Monkey mysterians

Tim Burton remakes the sci-fi classic with his own voodoo.

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It’s difficult to fault director Tim Burton’s approach to Planet of the Apes. What he achieves here is similar to his Dark Prince take on Batman: Instead of doing a standard remake, Burton reworks this pop-culture icon for our more cynical age. Hence the decision to cast Mark Wahlberg in the role once played by honest-to-God, old-school Hollywood movie star Charlton Heston, that of an astronaut who crash-lands on a planet eerily like his own, but where the apes are the masters and the humans the slaves.

As an actor, Wahlberg has an appealing blankness. He’s an empty vessel for the story, projecting a guileless innocence, which circumstances will inevitably corrupt (as in Boogie Nights, Three Kings and The Yards, his best performances). But he lacks a strong enough presence to bring a bare-bones action script to life through his personality alone (think Arnold, Sly, Bruce or Mel). Wahlberg’s Capt. Leo Davidson inspires confidence because of his bravery and defiance, but he’s no great leader. He lacks the conviction or the ability to truly put the welfare of others before his own (in the pretzel logic of this adaptation of Pierre Boulle’s novel, Davidson’s reckless self-interest leads to catastrophic twists in history).

Burton makes the apes much more interesting. Not only do these creatures (actors utterly believable in their simian guises, courtesy of special effects makeup guru Rick Baker) possess all the familiar human qualities, but they retain an essential apeness. Even the compassionate human rights activist, Ari (Helena Bonham Carter), when she’s threatened, jumps instantly from the calm demeanor of an anthropologist-social worker to the warning shriek of an animal who wants to turn the tables on a potential attacker. Most amazing of all is Tim Roth’s Thade, a direct descendant of the “first ape” who possesses a kind of ferocity that evolution seems to have tamed in his contemporaries. There’s an anger and a feeling of entitlement in Thade which begs to be explored, but is only touched upon in his encounters with his dying father (an uncredited Heston in a wonderful tip of the hat to the 1968 original).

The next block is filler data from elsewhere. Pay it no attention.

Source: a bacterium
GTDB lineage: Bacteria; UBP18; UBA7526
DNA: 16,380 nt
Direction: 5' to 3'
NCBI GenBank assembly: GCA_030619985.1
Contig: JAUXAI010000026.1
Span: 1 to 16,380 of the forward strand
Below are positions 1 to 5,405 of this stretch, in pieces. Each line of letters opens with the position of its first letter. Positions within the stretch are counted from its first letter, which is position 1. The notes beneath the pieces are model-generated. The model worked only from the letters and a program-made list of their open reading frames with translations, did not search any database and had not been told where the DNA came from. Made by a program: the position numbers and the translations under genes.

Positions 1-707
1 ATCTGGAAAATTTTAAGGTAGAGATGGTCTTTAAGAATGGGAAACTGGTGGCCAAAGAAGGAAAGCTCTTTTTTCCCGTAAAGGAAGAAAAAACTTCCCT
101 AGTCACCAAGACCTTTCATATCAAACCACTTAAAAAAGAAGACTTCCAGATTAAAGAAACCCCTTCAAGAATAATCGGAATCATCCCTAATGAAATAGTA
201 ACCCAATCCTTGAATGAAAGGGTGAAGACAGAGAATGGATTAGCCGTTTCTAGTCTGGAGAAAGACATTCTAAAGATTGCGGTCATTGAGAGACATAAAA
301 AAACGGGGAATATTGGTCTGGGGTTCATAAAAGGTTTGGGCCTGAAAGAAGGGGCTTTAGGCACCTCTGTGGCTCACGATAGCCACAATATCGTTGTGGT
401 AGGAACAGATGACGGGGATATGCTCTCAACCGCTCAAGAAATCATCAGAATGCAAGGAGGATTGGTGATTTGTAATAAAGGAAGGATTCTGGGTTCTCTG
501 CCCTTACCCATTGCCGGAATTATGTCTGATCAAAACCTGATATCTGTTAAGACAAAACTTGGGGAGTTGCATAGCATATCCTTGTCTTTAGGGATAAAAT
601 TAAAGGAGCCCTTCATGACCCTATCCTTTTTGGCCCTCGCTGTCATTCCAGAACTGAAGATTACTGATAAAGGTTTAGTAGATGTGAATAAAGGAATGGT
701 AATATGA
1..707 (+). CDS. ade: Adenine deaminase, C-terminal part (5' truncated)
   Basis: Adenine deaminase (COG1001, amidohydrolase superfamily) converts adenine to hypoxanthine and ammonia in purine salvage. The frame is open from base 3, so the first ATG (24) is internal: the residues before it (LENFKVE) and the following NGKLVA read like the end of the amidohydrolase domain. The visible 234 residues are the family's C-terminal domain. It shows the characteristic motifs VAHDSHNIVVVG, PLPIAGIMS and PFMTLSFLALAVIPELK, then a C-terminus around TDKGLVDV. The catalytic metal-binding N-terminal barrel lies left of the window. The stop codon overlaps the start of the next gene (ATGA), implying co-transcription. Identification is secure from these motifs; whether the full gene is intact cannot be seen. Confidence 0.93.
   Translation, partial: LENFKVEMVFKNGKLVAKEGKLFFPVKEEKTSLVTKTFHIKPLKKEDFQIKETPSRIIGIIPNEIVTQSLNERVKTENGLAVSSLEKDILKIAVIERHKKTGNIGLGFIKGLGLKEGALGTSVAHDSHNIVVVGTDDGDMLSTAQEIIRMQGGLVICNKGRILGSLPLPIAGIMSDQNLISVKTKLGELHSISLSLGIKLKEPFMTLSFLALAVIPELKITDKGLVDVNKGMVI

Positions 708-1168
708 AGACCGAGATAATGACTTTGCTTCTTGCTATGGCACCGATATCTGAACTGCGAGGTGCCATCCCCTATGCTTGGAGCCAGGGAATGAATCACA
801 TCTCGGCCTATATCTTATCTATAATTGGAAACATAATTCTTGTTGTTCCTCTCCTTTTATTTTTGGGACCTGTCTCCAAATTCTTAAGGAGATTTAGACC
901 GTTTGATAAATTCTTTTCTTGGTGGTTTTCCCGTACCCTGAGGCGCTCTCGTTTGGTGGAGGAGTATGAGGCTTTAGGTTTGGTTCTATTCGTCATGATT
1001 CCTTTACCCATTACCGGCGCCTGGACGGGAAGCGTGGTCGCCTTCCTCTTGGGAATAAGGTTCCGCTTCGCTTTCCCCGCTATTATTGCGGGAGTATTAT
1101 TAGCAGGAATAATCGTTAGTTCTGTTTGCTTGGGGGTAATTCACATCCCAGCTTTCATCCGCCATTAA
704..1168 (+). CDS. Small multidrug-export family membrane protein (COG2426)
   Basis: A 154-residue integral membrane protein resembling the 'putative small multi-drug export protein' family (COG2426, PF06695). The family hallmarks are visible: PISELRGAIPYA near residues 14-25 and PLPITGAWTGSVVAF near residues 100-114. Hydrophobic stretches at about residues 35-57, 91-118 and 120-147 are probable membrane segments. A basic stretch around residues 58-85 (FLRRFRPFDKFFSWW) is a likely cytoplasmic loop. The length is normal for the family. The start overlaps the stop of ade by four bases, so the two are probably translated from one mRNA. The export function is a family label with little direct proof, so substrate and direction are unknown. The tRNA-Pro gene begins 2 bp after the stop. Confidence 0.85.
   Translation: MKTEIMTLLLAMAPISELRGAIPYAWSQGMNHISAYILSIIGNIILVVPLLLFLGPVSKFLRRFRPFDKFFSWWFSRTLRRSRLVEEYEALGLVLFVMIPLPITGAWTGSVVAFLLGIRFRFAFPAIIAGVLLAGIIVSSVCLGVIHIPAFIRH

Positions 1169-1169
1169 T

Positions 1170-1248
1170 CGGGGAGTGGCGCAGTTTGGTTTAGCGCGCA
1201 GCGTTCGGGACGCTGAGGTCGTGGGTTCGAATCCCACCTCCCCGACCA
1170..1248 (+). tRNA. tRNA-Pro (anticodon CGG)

Planet of the Apes is damn impressive in its apes-against-humans battle scenes and all the encounters between the masters and slaves, which pointedly echo our own shameful history. But no character in this extremely fast-paced fusion of action adventure and science fiction makes any impact as an individual. Sure, there are plenty of archetypes (there’s even an ape slave trader who bizarrely is used as the film’s comic relief), but no human or ape is more than the sum of their parts.

While it’s much more exciting and entertaining than A.I., Planet of the Apes shares its simplistic philosophy: That the fate of an entire society gone awry is in the hands of one male who (echoing the much-copied Wizard of Oz) just wants to go back home. That’s an awfully slender thread to hang a summer blockbuster on.

The mind-boggling twist ending of Planet of the Apes (a sure setup for a back-to-the-future sequel) deftly unravels everything that preceded it, making Tim Burton’s reinterpretation look less like innovation and more like déjà vu all over again.

Serena Donadoni writes about film for the Metro Times. E-mail her at letters@metrotimes.com.

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